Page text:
Interestingly enough, this will happen silently. Your gateway solution will log a successful delivery to Exchange Online Protection. The tenant administrator of the recipient domain will not find an any information in the Exchange Online message tracking logs.
The following diagram illustrates the setup.
The solution for this problem is pretty simple. Just use dedicated certificates for each connector targetting Exchange Online.
Change the Internet Connector to fully trusted 3rd party certificate. In this case you are not required to modify the existing Exchange Online inbound connector setup.
The new connector configurations are:
The following diagram illustrates the new setup:
Out-of-Office (OOF) messages have to follow the compliance rules as regular email communication. This is not necessarily a known fact to end users.
If a company does have a strict compliance policy regarding external OOF messages you can use the following solution to establish a strict and simple to use OOF configuration.
Only specific employees are supposed to send OOF messages to external recipients. All other employees are supposed to send internal OOF messages only.
The solution consists of two PowerShell scripts.
The first script is used to remove any exisiting OOF rules created by a user using the Outlook OOF Rule Wizard. This is required to avoid any strange behaviours in regards to OOF messages being sent even if OOF is deactivated. The most common reasons for such a behaviour are migrated OOF rules created by previous Exchange Server versions.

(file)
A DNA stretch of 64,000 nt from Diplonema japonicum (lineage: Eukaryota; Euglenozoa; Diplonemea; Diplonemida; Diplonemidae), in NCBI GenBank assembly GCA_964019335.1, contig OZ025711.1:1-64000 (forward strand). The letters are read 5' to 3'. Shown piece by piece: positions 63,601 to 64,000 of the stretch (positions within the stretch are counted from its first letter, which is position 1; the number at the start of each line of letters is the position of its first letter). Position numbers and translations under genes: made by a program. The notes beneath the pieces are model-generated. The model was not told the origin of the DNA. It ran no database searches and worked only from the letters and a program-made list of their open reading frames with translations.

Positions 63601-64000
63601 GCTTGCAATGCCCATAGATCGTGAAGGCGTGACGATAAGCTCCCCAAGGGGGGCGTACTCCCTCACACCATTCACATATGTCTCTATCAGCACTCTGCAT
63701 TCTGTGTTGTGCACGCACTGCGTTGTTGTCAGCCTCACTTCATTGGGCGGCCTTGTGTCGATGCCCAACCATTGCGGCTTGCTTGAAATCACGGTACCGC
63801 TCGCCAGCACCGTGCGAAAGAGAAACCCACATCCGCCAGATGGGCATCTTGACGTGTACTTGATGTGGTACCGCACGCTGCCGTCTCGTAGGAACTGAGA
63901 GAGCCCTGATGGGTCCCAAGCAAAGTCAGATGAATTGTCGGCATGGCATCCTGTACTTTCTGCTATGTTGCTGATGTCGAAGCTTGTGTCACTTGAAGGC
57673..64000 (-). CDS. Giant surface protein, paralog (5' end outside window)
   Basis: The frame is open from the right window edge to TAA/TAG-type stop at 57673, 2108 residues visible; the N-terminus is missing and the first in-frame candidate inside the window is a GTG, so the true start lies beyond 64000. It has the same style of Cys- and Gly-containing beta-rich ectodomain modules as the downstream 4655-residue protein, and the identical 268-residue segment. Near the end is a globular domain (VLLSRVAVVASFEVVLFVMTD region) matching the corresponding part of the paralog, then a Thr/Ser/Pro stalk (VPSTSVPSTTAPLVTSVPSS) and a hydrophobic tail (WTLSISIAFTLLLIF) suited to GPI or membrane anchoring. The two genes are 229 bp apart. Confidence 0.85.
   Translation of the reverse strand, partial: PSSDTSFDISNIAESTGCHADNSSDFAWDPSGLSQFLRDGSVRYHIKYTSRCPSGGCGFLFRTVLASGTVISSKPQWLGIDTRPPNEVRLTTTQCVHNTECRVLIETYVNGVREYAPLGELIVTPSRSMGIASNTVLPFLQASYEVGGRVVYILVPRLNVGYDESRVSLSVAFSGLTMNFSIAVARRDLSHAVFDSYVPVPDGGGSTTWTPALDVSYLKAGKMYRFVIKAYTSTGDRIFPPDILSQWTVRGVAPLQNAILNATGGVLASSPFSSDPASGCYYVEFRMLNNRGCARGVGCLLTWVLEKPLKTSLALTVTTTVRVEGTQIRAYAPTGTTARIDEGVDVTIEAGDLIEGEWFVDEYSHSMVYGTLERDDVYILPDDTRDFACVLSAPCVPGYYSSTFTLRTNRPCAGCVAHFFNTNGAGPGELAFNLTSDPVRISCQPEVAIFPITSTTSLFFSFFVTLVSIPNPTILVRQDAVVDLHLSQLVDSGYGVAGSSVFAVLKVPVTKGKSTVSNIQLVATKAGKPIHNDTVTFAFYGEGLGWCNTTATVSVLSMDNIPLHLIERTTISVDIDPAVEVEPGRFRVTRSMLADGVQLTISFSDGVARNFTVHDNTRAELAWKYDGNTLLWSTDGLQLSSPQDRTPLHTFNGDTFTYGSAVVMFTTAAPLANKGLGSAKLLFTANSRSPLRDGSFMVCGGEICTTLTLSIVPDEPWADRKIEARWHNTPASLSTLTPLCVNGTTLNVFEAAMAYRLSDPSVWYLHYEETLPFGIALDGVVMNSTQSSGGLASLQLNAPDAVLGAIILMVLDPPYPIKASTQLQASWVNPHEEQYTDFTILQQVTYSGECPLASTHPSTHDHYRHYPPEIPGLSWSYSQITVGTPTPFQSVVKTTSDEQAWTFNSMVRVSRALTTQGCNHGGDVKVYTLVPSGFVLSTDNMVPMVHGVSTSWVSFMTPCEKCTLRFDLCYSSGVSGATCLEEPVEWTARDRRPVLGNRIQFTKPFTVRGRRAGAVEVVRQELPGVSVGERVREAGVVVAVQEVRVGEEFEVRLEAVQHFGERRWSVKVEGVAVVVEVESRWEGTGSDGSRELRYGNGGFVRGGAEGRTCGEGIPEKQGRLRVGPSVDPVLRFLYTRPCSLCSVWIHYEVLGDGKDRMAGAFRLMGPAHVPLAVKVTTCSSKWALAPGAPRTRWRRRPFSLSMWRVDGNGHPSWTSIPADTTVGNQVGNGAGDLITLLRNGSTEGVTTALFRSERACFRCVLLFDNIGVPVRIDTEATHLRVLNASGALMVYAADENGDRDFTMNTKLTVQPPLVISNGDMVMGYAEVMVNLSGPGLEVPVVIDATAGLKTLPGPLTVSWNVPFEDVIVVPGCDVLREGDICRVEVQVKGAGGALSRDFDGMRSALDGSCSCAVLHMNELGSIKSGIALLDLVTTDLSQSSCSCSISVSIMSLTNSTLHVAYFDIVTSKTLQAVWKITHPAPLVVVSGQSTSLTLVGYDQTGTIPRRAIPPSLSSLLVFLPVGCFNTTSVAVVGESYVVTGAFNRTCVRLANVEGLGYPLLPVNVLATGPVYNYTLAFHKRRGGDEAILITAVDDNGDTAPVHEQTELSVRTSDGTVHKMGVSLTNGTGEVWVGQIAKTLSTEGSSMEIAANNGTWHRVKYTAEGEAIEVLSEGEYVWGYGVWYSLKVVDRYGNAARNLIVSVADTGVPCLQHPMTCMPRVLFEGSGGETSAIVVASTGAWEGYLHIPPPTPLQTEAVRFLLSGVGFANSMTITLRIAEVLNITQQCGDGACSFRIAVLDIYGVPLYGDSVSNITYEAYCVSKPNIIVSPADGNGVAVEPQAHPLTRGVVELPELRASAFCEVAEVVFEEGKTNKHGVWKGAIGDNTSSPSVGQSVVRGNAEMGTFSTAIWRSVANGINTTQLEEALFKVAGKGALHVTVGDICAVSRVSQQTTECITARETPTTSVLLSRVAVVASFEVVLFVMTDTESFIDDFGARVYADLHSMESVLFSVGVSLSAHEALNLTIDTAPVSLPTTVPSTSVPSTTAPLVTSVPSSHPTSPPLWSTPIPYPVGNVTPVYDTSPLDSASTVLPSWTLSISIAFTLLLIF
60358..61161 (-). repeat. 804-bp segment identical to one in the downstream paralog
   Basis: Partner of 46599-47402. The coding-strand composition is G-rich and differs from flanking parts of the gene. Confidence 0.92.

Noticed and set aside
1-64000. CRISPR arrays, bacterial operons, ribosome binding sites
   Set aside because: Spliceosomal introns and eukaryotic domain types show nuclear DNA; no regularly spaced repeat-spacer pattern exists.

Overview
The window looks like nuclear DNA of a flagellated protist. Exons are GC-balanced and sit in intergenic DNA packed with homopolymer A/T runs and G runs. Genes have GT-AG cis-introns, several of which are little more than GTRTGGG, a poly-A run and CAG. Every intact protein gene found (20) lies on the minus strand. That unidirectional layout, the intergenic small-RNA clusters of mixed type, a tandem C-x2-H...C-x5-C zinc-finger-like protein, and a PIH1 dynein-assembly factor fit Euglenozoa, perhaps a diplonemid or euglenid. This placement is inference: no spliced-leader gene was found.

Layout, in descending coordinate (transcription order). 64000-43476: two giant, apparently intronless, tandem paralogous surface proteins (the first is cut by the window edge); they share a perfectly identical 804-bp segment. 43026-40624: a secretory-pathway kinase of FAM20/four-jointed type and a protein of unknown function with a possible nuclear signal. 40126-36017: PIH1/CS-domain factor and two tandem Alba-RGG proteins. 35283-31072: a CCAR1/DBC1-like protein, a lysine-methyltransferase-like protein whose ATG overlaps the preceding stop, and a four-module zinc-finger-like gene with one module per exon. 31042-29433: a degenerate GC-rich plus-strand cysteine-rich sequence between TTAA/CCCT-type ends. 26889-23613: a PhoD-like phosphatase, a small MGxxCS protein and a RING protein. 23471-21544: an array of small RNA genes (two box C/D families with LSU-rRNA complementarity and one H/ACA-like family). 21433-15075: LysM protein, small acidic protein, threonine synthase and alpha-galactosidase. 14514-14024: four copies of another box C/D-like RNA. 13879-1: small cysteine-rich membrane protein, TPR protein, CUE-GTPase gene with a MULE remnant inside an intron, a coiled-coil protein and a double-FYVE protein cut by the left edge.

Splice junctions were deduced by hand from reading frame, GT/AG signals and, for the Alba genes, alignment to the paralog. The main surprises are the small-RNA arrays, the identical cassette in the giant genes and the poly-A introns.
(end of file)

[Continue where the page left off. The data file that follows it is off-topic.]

You can read more about scripts here:
You can use the follow command line example, if you want to automate the execution of script 2 using a scheduled task.
C:\Windows\System32\WindowsPowerShell\v1.0\powershell.exe -version 3.0 -command ". 'D:\Program Files\Microsoft\Exchange Server\V15\bin\RemoteExchange.ps1'; Connect-ExchangeServer -auto; "D:\Scripts\Set-ExternalOOF\Set-ExternalOOF.ps1 -RemoveRights"
This script searches for OOF rules created by users using the Outlook rule-tab in the OOF assistant and deletes exisiting OOF rules.
In preparation to configure compliant Out-Of-Office (OFF) settings for users, any existing OOF rule needs to be deleted. The script will use either an exisiting Exchange Server EWS library or the Managed EWS library installed using the default file path.
This is the first of two scripts for the complete solution. Find the second script here.
The script access the mailbox rules using Exchange Web Services. Therefore the account executing the script either needs to have ApplicationImpersonation rights or full access to the user mailbox.
# EXAMPLE 1
# Find any existing OOF rule and write results to log file
# EXAMPLE 2
# Find and delete any existing OOF rules in all user mailboxes and write delete actions to log file
# EXAMPLE 3
# Find and delete any existing OOF rules for user SomeUser@varunagroup.de and write delete actions to log file
Remove-OOFRule -Mailbox SomeUser@varunagroup.de -Delete
Rhoderick Milne (https://blogs.technet.microsoft.com/rmilne)